Pitt Rivers’ early career was as a soldier, a role in which he seems to have enjoyed success, rising to the rank of lieutenant-general and being responsible for training the army in new techniques in musketry around the time of the Crimean War. This background was to serve him well as an archaeologist, providing organisational skills, the ability to read topography and draw maps and plans, and a sense of judgement in the interpretation of the many defensive earthworks k was to excavate.

He moved in a remarkable intellectual group that included Charles Darwin, Thomas Henry Huxley, Herbert Spencer, Edward Burnett Tylor and John Lubbock. Small wonder then that he had a broad range of research interests, as can be deduced by merely scanning his bibliography. Among more than 40 scientific publications are works not only on archaeology but also on ethnology, anthropometry, taxonomy, military history and museology. Although excavation reports are most numerous, other topics include the Egyptian boomerang, Andamanese and Nicobarese artefacts, early locks and keys, Benin works of art, early navigation and primitive warfare. The title of one paper, ‘On measurements taken on officers and men of the 2nd Royal Surrey Militia’ indicates that he was not averse to using his position in the army to obtain anthropometric data.

Despite his wide interests and an ability to develop new archaeological methods, Pitt Rivers’ views on human culture were very much in the evolutionist mould of his times. Cultural change was seen as analogous to natural evolution, a system in which socially and intellectually inferior cultures would eventually fade away through processes of natural selection. To illustrate this, he collected ethnographical and displayed it in his museums largely to instruct the public on how societies could be seen as ranging from ‘primitive’ at one end of the scale to ‘civilised’ at the other, the motivation for which according to Bowden being a desire to reinforce the ‘existing social order’ even though it also ‘supported a dangerous form of racism’.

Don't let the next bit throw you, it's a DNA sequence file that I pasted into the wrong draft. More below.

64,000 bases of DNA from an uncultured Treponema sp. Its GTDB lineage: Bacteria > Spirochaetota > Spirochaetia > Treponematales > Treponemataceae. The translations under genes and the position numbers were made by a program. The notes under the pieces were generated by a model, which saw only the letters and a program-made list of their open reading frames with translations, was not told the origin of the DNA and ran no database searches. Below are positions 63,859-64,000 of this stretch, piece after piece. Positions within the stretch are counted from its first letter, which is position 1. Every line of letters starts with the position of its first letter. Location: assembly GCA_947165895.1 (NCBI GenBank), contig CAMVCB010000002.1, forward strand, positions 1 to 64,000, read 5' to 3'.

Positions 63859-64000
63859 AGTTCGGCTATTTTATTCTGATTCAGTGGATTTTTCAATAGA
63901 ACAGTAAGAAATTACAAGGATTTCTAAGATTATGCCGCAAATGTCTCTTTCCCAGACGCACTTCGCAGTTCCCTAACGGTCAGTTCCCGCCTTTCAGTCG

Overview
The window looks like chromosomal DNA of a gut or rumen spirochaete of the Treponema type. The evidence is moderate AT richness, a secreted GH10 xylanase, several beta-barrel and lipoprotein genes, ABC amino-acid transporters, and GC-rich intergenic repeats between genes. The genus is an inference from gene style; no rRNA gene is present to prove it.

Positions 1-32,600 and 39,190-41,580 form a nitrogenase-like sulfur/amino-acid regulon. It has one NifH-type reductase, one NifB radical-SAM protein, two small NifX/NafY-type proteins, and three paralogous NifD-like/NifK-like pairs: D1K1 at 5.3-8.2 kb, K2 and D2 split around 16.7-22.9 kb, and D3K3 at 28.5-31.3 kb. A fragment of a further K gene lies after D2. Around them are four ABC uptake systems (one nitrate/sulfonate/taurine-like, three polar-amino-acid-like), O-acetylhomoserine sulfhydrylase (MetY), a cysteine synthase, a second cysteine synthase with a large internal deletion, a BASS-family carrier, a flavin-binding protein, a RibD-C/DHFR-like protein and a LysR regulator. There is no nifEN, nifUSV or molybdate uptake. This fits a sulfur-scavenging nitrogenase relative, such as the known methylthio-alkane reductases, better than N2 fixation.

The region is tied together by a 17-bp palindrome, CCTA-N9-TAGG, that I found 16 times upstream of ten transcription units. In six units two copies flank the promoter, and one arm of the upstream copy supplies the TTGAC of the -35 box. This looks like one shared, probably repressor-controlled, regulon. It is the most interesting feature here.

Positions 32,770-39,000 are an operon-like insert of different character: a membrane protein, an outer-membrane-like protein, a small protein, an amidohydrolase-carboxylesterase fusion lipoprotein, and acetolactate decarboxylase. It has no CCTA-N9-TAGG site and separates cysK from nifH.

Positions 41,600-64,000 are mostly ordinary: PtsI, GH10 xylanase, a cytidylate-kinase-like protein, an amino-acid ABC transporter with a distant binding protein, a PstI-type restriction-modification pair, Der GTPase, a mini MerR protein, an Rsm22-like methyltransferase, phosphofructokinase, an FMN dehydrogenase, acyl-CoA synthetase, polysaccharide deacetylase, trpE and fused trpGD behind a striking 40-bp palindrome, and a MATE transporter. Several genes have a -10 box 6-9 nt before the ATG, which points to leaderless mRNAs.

Pitt Rivers excavated sites throughout Britain and on leaving the army through ill health was appointed the first Inspector of Ancient Monuments. In later years however, after acquiring the Pitt Rivers inheritance, he focused his research on the numerous archaeological sites that lay within the bounds of his estate in Cranborne Chase. Bowden provides a useful precis of all of Pitt Rivers’ major excavations. These descriptions are used to underpin the main arguments in the final chapter where the question of the status of Pitt Rivers as an archaeologist is addressed.

I was surprised to learn that Pitt Rivers’ excavation technique, the mainstay of his reputation, left much to be desired. A major failing was a lack of any real understanding of stratigraphy: strata clearly visible in photographs taken during excavation often escaped mention in the text; many finds were not assigned to strata; and he excavated in deep horizontal spits irrespective of the direction of the stratigraphy – a photograph republished by Bowden (Fig. 42) shows the removal of the infilling of a ditch with spits cutting across the strata. His digging methods were rough and ready, teams of labourers being employed to literally shovel out the deposits. As a result many small finds were missed, something on which Bowden can speak with particular authority having re-excavated several of Pitt Rivers’ sites and examined his spoil heaps.